This Pilot Season, Streampix Features First Episodes That Really Took Off

Patrick Dempsey on "Grey's Anatomy" (ABC)

You know that old theory about how no two snowflakes look exactly alike? Well, television shows are….nothing like that. No matter how good or bad a series is, there’s always a sameness to nearly all of them. It’s a Cop Show or a Workplace Comedy or a Primetime Soap. Find a popular genre, and then find a way to bring people back to it when they have 137 other, similar viewing options.

Now as you read this, the TV networks are keeping the cycle going. They’re currently in the midst of their annual Pilot Season, shooting dozens of first episodes of series they hope will make it to air come fall. Most of these will try to fit into established genres, with a few little twists here and there. And most will end up lasting about as long as a Kim Kardashian marriage because they couldn’t differentiate themselves from the pack.

Every once and a while, though, there are shows that come along and completely redefine their genres and grow into major hits. Just by watching the first episode, you can tell that they are series ready to rewrite TV history. So, to celebrate the good things that can sometimes emerge from Pilot Season, take a look back at these first episodes of shows that became instant classics.

Grey’s Anatomy, “A Hard Day’s Night”

Medical shows always seem to have three things in common – the constant pushing of gurneys by people yelling “Stat!” a lot; dramatic plots involving patients suffering from horrific tragedies and unpronounceable diseases; and a staff so good-looking you wonder if their medical school doubled as a modeling agency. The “Grey’s” pilot had all that, but its cast also had a chemistry that very few doctor shows have ever been able to create as quickly.

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The Office. “Pilot Episode”

Workplace comedies have been around ever since Rob Petrie sat in the writers room with his buddies on “The Dick Van Dyke Show,” but there has seldom been one quite as innovative as “The Office.” (Unless you count the British series of the same name it was modeled after.) That was apparent from episode one. By pretending the whole thing was shot by a documentary film crew was an unusual touch, and still allowing Steve Carell to find the sad and sensitive side of boss Michael Scott as well as his idiot side, this became a workplace comedy with heart as well as humor.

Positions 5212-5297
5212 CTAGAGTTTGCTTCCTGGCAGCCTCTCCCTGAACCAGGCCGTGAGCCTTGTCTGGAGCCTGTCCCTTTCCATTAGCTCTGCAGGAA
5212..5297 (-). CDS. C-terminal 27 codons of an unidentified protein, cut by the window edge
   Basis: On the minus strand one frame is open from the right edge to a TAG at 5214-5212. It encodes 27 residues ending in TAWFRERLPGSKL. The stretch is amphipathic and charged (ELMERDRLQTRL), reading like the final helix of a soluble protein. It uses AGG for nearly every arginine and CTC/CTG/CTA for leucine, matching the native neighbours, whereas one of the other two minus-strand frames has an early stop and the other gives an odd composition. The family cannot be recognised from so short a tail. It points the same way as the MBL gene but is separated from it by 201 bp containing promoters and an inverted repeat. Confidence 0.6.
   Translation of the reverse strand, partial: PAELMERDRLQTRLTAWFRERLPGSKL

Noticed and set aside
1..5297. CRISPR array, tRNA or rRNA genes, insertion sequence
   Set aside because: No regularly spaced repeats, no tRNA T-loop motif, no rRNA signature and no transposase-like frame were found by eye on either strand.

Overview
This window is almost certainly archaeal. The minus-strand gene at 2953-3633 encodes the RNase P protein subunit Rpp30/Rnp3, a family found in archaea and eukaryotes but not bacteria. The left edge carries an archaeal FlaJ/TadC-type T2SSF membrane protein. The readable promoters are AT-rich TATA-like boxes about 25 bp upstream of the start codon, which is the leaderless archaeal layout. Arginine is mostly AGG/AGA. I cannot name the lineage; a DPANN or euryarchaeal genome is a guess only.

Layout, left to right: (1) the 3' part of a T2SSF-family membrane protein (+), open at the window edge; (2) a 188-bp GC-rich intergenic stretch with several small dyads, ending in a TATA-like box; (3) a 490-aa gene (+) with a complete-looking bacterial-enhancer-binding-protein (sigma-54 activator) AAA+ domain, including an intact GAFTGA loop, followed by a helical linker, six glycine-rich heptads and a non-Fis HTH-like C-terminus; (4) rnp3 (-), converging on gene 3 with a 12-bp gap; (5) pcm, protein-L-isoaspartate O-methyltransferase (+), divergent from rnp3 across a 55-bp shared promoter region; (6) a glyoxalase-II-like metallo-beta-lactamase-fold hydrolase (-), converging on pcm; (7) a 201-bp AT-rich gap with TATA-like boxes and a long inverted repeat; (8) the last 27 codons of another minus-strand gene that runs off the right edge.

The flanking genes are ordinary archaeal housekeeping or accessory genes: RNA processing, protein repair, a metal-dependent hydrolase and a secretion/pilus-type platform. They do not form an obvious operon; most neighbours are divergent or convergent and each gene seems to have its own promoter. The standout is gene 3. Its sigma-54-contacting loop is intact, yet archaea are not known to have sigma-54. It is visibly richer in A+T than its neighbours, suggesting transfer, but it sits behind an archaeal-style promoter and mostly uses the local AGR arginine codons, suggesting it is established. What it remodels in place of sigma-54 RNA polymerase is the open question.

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Friday Night Lights, “Pilot”

While sports always does well on television, shows about sports don’t tend to have the same luck. (Raise your hands if you remember “Bay City Blues”?) After all, the games themselves have plenty of humor and drama so why attempt a series with one or the other? Nonetheless, this program instantly invigorated the genre by keeping football as its centerpiece but also incorporating relevant stories that anyone could relate to. The pilot made this very clear. Good guys don’t always win. Bad guys won’t always lose. But family, whether it’s the one raising you or the one you play with on the field, will always be there to help you.

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Miami Vice, “Brother’s Keeper”

The cop show is as much a TV tradition as the wacky neighbor or the smart-mouthed kid, which is why everyone is constantly trying to do something different with it. However, from robot cops to dog cops to funny cops, these attempts usually fall flat. “Miami Vice,” however, changed the genre by making it as much about style as it was about substance. The too-expensive-for-any-cop-to-afford wardrobe, the unique color schemes of the Miami locations and the terse, tough guy dialogue made it clear 10 minutes into the pilot that this was some seriously arresting television.

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Desperate Housewives, “Pilot Episode”

The problem with primetime soap operas is that, for all the ridiculousness of their plots, they still tended to take themselves far too seriously. “Desperate Housewives” changed all that in the first few minutes of the first episode, when we heard narration from a dead neighbor who introduced us to the wild women of Wisteria Lane. Each one seemed like the expected stereotype – the Career Woman, the Perfect Mom, the Cheater, the Wholesome One – but expectations made a u-turn on this cul de sac by the time Hour One was done.

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The opinions expressed are solely those of the author and do not necessarily reflect the views of Comcast.

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